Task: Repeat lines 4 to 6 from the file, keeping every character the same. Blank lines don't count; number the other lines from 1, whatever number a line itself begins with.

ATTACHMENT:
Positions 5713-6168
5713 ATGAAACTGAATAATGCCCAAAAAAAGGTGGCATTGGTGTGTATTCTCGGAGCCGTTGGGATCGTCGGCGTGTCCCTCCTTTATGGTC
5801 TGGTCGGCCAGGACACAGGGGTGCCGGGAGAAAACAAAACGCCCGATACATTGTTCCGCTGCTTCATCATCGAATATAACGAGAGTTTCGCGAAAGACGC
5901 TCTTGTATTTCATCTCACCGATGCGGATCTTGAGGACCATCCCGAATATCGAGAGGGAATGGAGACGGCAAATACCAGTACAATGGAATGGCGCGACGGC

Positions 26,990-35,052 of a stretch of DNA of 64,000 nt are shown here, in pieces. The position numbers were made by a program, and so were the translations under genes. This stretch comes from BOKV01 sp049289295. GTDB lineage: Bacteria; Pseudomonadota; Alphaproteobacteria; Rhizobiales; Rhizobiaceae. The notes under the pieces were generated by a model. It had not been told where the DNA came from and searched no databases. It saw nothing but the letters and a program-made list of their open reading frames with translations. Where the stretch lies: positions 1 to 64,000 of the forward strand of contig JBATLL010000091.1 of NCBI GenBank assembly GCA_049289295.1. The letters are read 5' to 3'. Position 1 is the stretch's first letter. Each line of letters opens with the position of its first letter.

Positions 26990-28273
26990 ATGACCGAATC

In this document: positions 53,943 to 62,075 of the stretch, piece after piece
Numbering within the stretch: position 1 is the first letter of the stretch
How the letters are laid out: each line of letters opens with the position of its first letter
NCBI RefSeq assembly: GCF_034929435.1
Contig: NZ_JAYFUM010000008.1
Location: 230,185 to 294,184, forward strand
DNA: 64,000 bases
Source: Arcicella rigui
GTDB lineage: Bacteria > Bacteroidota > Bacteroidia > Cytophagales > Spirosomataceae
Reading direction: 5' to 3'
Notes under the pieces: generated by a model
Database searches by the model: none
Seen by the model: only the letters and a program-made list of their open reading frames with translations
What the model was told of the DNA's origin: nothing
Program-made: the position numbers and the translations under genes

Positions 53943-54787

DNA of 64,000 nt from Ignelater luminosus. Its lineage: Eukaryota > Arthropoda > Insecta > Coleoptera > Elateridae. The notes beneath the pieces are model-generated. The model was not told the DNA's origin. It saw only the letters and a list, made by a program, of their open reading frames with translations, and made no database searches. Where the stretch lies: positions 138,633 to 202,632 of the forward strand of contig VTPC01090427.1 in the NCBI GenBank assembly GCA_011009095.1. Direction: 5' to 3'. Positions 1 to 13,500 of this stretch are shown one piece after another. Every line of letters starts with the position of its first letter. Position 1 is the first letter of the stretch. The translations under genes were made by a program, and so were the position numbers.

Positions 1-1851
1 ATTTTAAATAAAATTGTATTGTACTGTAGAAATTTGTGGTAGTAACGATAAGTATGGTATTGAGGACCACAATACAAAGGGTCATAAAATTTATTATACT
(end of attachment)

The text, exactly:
5901 TCTTGTATTTCATCTCACCGATGCGGATCTTGAGGACCATCCCGAATATCGAGAGGGAATGGAGACGGCAAATACCAGTACAATGGAATGGCGCGACGGC

Positions 26,990-35,052 of a stretch of DNA of 64,000 nt are shown here, in pieces. The position numbers were made by a program, and so were the translations under genes. This stretch comes from BOKV01 sp049289295. GTDB lineage: Bacteria; Pseudomonadota; Alphaproteobacteria; Rhizobiales; Rhizobiaceae. The notes under the pieces were generated by a model. It had not been told where the DNA came from and searched no databases. It saw nothing but the letters and a program-made list of their open reading frames with translations. Where the stretch lies: positions 1 to 64,000 of the forward strand of contig JBATLL010000091.1 of NCBI GenBank assembly GCA_049289295.1. The letters are read 5' to 3'. Position 1 is the stretch's first letter. Each line of letters opens with the position of its first letter.

Positions 26990-28273